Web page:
I Would like to Pay for your Chips, by Cécile Coulon (2018, Le Castor Astral)

It began at that so particular time of the night
where the end of one day bumps up against the start of another;
I went out in the rain, I was hungry.
The storm unleashed its warm hail on the flapping shutters,
no one else was walking in the streets
which were slick and seeped down to the square at the bottom
where the fountain overflowed.
Normally bony dogs would be having a bath there
but now, no barking, no whistles.
The night, the rain, the heat.
I crossed the road. A guy waved from the other side:
two fingers and a mouth ajar to ask
if I had something to smoke, I threw up an open hand
flapping, like the shutters, to show him that no,
and I went on, face buried in my oversize hoody,
hair full of the smell of a day
that wasn’t quite done.
By the sign, a young girl in a pink skirt and a guy
with a haircut that recalled the best moments
of Agnés Varda, waited their turn to order a kebab
with extra cheese.
The girl looked at the mounted flat-screen
on the wall showing clips of american pop,
the guy threw and caught a plastic bottle behind him
turning it over skilfully.
After they’d paid, the owner said
“Sorry for the wait”
I’d only just arrived, so that made me smile;
“a box of chips, with ketchup
okay
you can wait
inside.”
So I waited, standing, leant against the fridge
in front of the empty salad trays.
It was then that a man, soaked to the bone, came in.
I pushed myself aside to let him pass:
his clothes gave off a smell of cement
and cheap alcohol, his hair cropped short, grey,
held water
like the surface of a field at four in the morning.
He ordered.
At the moment I went to pay for my chips, he fixed his eyes,
eyes rounder than the beak of a Flemish rose,
the weak mouth of those tired men who drink
a bit too much and who accept it,
he looked at me for a while,
and stammered:
“I don’t know what to say to you.”
At first I thought he was winding me up, but all the same,
his eyes, his eyes!
“How’s that?”
He took a great breath, as if each word
tore from him half of a lung:
“I don’t know what to say to you, Miss”
The guy behind the counter listened with one ear
filling the industrial chip trays.
“You don’t have to say anything to me”
I responded, shaking my jumper.
“I don’t know what to say to you because I know who you are.”
The rain left lightly shining grooves, falling
from his skull to the bottom of his nose.
I didn’t know what to say either:
midnight wasn’t far off, I’d come looking for what to expect til morning,
and this guy, perfectly drunk and sound of mind, seemed
about to cave in on himself.
“I know who you are, you write books.
How do you do it?”
“Well, however I can.”
He gave himself a tap on the knees, and then
in one go,
tears, sweat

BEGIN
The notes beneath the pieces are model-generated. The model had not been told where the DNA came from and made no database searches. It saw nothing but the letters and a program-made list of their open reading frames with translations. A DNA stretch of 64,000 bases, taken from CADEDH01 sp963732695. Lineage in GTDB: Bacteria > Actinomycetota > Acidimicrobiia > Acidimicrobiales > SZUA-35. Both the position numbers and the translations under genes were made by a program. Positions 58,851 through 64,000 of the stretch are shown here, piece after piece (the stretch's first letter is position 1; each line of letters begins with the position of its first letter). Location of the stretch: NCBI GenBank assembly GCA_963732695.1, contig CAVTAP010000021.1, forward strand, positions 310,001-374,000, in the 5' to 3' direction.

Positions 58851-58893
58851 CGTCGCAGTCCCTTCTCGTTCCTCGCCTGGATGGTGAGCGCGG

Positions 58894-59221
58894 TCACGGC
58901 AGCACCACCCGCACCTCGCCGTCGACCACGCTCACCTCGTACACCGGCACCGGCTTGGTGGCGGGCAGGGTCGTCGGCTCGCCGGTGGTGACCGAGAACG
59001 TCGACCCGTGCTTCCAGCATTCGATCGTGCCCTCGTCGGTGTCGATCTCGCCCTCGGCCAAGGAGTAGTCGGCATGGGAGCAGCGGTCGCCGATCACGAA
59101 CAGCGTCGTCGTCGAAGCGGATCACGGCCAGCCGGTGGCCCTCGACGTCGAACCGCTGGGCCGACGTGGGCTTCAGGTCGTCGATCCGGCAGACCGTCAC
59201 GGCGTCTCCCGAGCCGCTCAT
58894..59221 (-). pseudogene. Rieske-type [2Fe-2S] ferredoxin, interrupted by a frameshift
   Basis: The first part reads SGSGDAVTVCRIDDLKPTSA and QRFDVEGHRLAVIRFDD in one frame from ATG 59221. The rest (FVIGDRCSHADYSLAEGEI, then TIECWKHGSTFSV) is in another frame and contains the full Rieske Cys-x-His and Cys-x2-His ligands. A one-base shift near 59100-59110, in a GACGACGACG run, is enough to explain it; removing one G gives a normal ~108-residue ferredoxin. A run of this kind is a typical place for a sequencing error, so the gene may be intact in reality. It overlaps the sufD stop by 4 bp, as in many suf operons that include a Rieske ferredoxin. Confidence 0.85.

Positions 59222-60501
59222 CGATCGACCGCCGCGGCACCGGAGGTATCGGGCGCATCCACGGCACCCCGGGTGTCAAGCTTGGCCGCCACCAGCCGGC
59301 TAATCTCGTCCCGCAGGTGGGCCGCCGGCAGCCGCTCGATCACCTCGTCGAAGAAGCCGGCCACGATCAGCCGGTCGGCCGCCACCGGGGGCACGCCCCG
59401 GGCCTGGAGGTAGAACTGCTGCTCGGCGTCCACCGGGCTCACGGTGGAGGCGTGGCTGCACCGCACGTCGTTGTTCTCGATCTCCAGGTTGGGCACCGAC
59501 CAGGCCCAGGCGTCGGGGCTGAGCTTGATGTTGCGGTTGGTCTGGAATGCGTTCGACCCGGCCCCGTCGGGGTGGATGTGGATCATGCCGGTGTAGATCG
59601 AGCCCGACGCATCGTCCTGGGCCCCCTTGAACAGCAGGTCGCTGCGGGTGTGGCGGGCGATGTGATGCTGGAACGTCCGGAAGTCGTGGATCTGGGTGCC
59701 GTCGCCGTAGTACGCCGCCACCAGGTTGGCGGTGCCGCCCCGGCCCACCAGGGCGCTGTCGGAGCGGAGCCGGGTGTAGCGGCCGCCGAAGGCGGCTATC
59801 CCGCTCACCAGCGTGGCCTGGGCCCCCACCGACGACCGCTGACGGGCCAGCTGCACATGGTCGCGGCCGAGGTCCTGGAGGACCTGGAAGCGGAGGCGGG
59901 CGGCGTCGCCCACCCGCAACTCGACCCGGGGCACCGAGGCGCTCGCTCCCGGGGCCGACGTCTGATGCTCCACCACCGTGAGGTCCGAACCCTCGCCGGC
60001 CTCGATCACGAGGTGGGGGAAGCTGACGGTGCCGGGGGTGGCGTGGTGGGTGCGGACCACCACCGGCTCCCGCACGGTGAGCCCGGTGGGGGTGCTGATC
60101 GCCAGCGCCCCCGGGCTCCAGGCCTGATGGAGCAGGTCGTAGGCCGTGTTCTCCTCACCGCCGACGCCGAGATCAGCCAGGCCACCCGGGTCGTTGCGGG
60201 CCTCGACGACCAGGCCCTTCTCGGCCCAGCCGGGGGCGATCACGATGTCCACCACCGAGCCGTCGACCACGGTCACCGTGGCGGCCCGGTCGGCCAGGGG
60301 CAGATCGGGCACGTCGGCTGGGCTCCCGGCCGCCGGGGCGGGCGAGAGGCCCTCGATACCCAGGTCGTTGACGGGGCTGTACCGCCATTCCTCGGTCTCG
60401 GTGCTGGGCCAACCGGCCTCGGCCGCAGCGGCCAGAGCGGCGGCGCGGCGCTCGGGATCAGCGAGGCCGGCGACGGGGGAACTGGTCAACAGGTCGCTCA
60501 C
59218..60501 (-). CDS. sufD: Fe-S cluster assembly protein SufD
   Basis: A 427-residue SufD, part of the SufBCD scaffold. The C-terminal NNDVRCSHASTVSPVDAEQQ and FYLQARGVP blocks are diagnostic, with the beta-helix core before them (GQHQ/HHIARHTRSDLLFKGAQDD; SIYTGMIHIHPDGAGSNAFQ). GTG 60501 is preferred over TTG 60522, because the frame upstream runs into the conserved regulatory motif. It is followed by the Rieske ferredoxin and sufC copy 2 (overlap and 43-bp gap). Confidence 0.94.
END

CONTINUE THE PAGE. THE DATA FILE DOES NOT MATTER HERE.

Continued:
of the rain which comes from the inside
something humid and sincere came over his look,
already drowning in solitude and the bizarre night.
He turned towards the guy
who folded
the orange trays
with the precision of a dental surgeon.
“I can tell you that I didn’t get soaked tonight for nothing, no way!”
At my back, the fridge hummed.
A light smile installed itself, naturally
between my dimples.
On the counter, my chips were ready, well packed.
I took out my coin
a two euro piece and the drowned man said to me:
“I would like to pay for your chips, if you don’t mind.”
I sighed and left my coin between him and me, then I offered my hand.
He shook it.
“Thanks, mister”
and I left, my bundle of chips on my wrist.
On the way back, the characteristic smell of chip fat
invaded my nostrils, my hair, my clothes.
I will probably never see that man again, or at least, not like that.
Since yesterday, I’ve wanted to write about him, because I wonder
which of us in a few months, in a few years, will be betrayed
by the image they have constructed
of the outside world?
Will it be for others to shake hands
at that hour of the night
for a box of lukewarm chips and an iceless cola?
I would like for poetry to be as natural to those
who surround me as the emotion
that sprang forth that night, before that square
with the improbable ease of moments that might not have been,
but that happened all the same, poorly thought out
overflowing with grace, and impossible words

Silence of the Gospel – after Paul Éluard (1926)

We sleep alongside red angels who show us the desert without microscopics and without soft, sad awakenings. We sleep. A wing breaks us, escape, we have wheels older than flown feathers, lost, to explore the graveyards of slowness, the only luxury.

*

The bottle which surrounds the cloth of our wounds gives in to the slightest want. Let us take hearts, brains, the muscles of anger, let’s take the invisible flowers of pale little girls and tied children. Let us take the hand of memory, let us close our souvenir eyes, a theory of trees liberated by thieves hits us and divides us, all the fragments are good. Who will reassemble them: terror, suffering or disgust?

*

Sleep, my brothers. This inexplicable chapter has become incomprehensible. Giants pass by, breathing terrible moans, giant’s moans, moans like the dawn wants to push through them, the dawn which can’t complain anymore, after all this time, my brothers, after all this time.

Victory at Guernica (after Paul Éluard)

I
Quiet world of rundown homes
Of night and fields

II
Good faces ready for fire faces ready for full speed
For refusing the night, for injuries, for impacts

III
Faces ready for anything
Here comes the void to fix you
Your death’s going to be an example

IV
The death overthrown heart

V